City of Milwaukee announces it will cooperate with Bird

City still suing company, scooters to be removed from streets voluntarily

The City of Milwaukee and Bird Rides Inc. today announced they will work together to roll out a framework guiding electric scootershare programs in the city.

Bird scooters were distributed in the Third Ward today.

Meanwhile, the city’s lawsuit against Bird is proceeding in federal court. Late last week, Bird filed a brief in opposition to the city’s motion for a temporary injunction of the scooters, and made its argument that the scooters are legal under federal law. The city has argued the scooters are illegal under state law, and it needs guidance from the state Legislature to allow them. A pre-trial conference has been set for Aug. 14.

In a joint press release today, the company and the city said they both want to foster “a community that embraces innovation and includes more transportation options.”

And the City of Milwaukee again emphasized that it must receive guidance from the Wisconsin Legislature or Gov. Scott Walker to move forward with the program—and the use of the scooters on city streets.

Bird said it plans to voluntarily remove its scooters from Milwaukee, and has agreed to offer “extensive rider education to the people of Milwaukee” if it returns.

“We are an innovative and entrepreneurial city that is committed to meeting environmental, economic and social needs while enhancing economic growth,” said Milwaukee Mayor Tom Barrett in a statement. “We are committed to working with Bird to develop a program that meets regulatory requirements as well as the needs of people living and working in Milwaukee.”

“Following a few weeks of productive conversations with city officials, our teams are joining forces so that Bird can be an affordable, and environmentally friendly transportation option for the people of Milwaukee,” said David Estrada, head of public affairs and chief legal officer at Bird. “We are thankful to have the opportunity to work with Milwaukee city leaders and look forward to bringing Birds back to residents who have already come to enjoy and benefit from this new mode of transportation.”

The company plans to implement its One Bird program for underserved communities and its Red, White and Bird program for U.S. military and veterans in Milwaukee “in the near future.”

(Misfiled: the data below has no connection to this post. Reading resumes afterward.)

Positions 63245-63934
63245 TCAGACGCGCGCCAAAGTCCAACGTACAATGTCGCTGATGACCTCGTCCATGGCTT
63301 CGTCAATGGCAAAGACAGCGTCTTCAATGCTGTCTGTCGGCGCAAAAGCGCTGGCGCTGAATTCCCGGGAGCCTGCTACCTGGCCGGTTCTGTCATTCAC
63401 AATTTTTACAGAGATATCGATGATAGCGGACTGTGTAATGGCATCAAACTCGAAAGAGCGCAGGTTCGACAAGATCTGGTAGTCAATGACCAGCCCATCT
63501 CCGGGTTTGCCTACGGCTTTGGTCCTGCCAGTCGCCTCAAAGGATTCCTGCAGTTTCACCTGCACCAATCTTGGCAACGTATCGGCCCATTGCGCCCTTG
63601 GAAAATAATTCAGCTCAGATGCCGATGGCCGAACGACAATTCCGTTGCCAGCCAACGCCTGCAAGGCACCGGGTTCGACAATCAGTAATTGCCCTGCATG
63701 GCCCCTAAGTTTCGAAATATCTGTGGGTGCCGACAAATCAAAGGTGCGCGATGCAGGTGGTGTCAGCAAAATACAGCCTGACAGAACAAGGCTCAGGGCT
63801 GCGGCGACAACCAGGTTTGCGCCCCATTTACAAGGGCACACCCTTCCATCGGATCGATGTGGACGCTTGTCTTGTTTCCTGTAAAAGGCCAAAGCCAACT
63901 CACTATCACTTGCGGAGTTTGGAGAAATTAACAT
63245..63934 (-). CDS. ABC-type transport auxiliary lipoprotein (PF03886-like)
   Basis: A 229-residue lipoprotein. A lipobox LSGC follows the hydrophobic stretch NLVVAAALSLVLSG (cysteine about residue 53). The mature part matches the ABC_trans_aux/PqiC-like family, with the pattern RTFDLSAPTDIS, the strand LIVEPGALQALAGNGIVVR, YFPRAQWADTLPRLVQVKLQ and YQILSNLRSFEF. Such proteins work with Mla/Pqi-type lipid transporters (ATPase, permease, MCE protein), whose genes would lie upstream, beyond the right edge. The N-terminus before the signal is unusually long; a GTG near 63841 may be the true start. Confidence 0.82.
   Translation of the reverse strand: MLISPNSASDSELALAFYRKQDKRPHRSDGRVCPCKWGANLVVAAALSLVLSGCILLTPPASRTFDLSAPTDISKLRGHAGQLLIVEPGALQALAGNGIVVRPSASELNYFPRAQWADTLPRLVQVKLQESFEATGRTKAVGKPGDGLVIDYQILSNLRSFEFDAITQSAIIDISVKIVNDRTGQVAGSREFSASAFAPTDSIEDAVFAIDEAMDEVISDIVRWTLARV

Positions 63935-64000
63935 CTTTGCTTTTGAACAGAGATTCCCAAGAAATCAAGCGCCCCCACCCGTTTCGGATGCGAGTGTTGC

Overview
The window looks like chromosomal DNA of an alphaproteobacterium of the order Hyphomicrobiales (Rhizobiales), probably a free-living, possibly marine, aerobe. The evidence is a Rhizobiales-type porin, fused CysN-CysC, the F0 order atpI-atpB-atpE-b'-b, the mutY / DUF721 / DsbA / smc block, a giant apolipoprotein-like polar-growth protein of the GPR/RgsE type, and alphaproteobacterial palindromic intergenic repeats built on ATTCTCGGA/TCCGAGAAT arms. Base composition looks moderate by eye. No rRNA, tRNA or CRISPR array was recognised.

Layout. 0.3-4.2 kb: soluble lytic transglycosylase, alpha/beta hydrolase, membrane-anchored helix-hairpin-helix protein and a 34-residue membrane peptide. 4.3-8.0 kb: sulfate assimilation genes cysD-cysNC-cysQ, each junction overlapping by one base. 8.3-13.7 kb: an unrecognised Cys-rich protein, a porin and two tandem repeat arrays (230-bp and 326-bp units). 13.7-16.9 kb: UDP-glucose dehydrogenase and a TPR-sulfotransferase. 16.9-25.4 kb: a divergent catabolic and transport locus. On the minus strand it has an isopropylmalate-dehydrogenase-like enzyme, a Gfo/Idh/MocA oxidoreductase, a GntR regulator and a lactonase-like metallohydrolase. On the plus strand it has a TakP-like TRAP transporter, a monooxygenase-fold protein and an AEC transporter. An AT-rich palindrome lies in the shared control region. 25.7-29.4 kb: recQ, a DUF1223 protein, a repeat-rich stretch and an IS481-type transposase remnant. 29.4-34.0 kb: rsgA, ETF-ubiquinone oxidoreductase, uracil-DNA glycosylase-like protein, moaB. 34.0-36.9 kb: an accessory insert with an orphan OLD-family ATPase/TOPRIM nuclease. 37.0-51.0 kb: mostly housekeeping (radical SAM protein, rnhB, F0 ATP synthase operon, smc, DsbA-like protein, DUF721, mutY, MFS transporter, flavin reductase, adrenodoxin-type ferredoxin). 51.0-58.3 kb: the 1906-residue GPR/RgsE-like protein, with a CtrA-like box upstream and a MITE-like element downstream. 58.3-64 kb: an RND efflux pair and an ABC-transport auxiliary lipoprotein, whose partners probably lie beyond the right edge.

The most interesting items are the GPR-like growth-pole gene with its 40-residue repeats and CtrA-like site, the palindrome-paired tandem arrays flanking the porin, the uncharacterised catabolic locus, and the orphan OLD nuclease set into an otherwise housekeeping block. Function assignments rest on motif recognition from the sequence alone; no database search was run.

The plans follow a softening of Milwaukee’s stance last week on the scooters, when the Common Council avoided an outright ban of the scooters and authorized a pilot study of their use here, while also giving the go-ahead for the city to impound them.

Bird distributed about 100 of its scooters in and around downtown Milwaukee on June 27. Users can rent them via a mobile app and leave them at the curb when they’re finished.

The City of Milwaukee and Bird Rides Inc. today announced they will work together to roll out a framework guiding electric scootershare programs in the city.

Bird scooters were distributed in the Third Ward today.

Meanwhile, the city’s lawsuit against Bird is proceeding in federal court. Late last week, Bird filed a brief in opposition to the city’s motion for a temporary injunction of the scooters, and made its argument that the scooters are legal under federal law. The city has argued the scooters are illegal under state law, and it needs guidance from the state Legislature to allow them. A pre-trial conference has been set for Aug. 14.

In a joint press release today, the company and the city said they both want to foster “a community that embraces innovation and includes more transportation options.”

And the City of Milwaukee again emphasized that it must receive guidance from the Wisconsin Legislature or Gov. Scott Walker to move forward with the program—and the use of the scooters on city streets.

Bird said it plans to voluntarily remove its scooters from Milwaukee, and has agreed to offer “extensive rider education to the people of Milwaukee” if it returns.

“We are an innovative and entrepreneurial city that is committed to meeting environmental, economic and social needs while enhancing economic growth,” said Milwaukee Mayor Tom Barrett in a statement. “We are committed to working with Bird to develop a program that meets regulatory requirements as well as the needs of people living and working in Milwaukee.”

“Following a few weeks of productive conversations with city officials, our teams are joining forces so that Bird can be an affordable, and environmentally friendly transportation option for the people of Milwaukee,” said David Estrada, head of public affairs and chief legal officer at Bird. “We are thankful to have the opportunity to work with Milwaukee city leaders and look forward to bringing Birds back to residents who have already come to enjoy and benefit from this new mode of transportation.”

The company plans to implement its One Bird program for underserved communities and its Red, White and Bird program for U.S. military and veterans in Milwaukee “in the near future.”

The plans follow a softening of Milwaukee’s stance last week on the scooters, when the Common Council avoided an outright ban of the scooters and authorized a pilot study of their use here, while also giving the go-ahead for the city to impound them.

Bird distributed about 100 of its scooters in and around downtown Milwaukee on June 27. Users can rent them via a mobile app and leave them at the curb when they’re finished.

Comments